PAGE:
Remembering Deer 255: Wyoming muley renowned for longest migration dies

By Christine Peterson,
Posted 6/13/24

The most famous mule deer in Wyoming died April 11 on a brushy pocket in the middle of the Red Desert. A mountain lion likely killed the 10-year-old doe known for migrating more than 200 miles each …

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Remembering Deer 255: Wyoming muley renowned for longest migration dies


The most famous mule deer in Wyoming died April 11 on a brushy pocket in the middle of the Red Desert. A mountain lion likely killed the 10-year-old doe known for migrating more than 200 miles each spring and fall in search of nourishing meals.

Her fame came from her epic journey, traipsing from winter range in southwest Wyoming through subdivisions and mountains and across highways and fences into Idaho. That trek was so notable, in fact, that researchers never gave her a formal name, simply calling her Deer 255. And while followers of the intrepid deer will mourn her the same way they mourned her predecessors including Jet and Mo, researchers note she was one deer in a population of many. What she symbolizes, they say, is much more than the novelty of cervid endurance.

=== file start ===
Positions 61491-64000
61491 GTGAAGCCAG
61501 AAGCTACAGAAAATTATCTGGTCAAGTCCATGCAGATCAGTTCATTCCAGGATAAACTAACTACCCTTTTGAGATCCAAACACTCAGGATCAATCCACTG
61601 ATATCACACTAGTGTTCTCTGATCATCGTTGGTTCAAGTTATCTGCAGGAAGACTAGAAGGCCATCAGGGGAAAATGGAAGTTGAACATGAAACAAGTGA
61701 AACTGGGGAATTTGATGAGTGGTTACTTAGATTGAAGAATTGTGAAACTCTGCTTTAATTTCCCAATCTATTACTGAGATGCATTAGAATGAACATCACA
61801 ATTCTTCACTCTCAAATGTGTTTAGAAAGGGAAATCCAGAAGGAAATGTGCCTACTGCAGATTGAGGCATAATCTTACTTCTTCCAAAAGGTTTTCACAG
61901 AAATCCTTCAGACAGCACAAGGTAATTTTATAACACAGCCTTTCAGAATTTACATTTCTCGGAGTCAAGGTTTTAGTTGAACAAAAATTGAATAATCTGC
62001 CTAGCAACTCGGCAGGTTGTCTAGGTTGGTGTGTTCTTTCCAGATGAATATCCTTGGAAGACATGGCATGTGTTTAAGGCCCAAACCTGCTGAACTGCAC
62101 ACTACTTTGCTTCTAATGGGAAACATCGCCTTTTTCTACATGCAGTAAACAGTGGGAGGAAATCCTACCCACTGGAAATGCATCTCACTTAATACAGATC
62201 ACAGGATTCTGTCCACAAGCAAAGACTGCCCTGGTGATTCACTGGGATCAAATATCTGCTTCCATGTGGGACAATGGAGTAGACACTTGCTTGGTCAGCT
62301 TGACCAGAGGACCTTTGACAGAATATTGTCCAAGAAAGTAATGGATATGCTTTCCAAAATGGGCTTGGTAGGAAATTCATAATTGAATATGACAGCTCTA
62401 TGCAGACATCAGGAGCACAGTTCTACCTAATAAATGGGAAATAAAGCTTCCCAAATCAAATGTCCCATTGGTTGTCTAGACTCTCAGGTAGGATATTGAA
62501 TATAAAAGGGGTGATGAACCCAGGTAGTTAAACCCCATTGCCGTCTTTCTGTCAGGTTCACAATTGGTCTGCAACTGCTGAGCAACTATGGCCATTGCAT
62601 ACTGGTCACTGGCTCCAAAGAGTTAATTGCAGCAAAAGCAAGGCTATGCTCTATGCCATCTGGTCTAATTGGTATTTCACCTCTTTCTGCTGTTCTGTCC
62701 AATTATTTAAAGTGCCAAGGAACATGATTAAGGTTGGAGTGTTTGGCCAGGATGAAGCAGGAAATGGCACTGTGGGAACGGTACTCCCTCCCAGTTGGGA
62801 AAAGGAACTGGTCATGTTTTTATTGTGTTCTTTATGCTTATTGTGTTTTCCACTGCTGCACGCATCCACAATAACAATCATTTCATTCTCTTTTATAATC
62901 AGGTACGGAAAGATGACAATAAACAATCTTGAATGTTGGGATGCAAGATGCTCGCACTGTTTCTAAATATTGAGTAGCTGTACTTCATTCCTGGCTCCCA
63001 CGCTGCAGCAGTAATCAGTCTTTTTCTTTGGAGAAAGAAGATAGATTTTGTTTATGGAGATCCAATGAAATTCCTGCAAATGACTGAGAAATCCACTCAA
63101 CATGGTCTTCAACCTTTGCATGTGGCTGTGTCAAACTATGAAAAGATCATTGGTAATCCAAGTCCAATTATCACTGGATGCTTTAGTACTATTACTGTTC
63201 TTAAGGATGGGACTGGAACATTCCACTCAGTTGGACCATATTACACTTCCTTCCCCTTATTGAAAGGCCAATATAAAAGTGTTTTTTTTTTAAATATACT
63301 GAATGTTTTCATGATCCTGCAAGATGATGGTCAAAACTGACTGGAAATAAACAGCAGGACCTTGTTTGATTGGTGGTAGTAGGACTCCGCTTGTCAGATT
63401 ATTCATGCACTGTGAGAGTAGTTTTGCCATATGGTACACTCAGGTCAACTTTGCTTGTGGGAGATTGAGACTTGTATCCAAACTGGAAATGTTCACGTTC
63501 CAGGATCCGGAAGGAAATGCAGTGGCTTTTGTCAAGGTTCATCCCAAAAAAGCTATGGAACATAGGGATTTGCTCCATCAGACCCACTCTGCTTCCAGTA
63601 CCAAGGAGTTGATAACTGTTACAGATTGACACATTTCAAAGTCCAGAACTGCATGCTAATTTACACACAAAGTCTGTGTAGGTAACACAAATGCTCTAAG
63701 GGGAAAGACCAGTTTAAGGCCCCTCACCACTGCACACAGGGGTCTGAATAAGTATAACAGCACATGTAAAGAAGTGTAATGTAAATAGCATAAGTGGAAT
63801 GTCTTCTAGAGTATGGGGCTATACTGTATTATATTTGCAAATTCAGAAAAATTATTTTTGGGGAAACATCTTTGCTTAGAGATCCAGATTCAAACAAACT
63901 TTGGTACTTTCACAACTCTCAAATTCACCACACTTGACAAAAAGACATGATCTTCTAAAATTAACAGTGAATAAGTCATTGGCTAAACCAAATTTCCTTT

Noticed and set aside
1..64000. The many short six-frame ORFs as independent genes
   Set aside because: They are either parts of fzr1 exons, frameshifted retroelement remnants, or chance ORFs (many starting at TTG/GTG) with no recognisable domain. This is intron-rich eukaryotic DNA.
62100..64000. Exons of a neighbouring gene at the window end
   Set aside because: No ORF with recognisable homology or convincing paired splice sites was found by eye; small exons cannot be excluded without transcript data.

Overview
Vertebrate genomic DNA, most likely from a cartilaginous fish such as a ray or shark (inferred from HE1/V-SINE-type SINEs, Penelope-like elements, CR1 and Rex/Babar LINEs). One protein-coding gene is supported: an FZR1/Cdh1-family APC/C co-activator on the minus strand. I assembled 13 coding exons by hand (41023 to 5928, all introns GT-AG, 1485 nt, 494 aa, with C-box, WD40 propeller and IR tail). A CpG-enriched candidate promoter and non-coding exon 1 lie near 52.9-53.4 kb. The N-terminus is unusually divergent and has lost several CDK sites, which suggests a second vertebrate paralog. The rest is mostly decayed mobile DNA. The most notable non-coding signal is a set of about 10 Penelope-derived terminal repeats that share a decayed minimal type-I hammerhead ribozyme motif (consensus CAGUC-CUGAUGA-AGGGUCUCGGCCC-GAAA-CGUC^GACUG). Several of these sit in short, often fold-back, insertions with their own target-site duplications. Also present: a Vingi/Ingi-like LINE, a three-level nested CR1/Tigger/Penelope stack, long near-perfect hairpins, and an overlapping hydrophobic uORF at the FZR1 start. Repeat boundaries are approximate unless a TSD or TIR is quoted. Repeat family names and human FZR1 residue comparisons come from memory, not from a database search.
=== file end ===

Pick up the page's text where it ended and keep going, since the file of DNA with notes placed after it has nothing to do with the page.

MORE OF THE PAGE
She and the tens of thousands of other animals that migrate across Wyoming and the West are physical manifestations of what an open landscape can sustain. Biologists say theyre proof of the nature we can still witness in an increasingly developed world.

Its not a mistake that a movement like that happens in the greater Yellowstone ecosystem and doesnt happen in the Front Range of Colorado or the Greater Salt Lake Area,” said Matthew Kauffman, leader of the Wyoming Migration Initiative. It happens here because it still can.”

But while Kauffman and other migration experts tout the progress made in protecting migrations, they also note these advances with a bit of a caveat. We have the information we need to maintain these animalsconnected worlds, they say, and now we have to find the social and political will to get it done.

Its humbling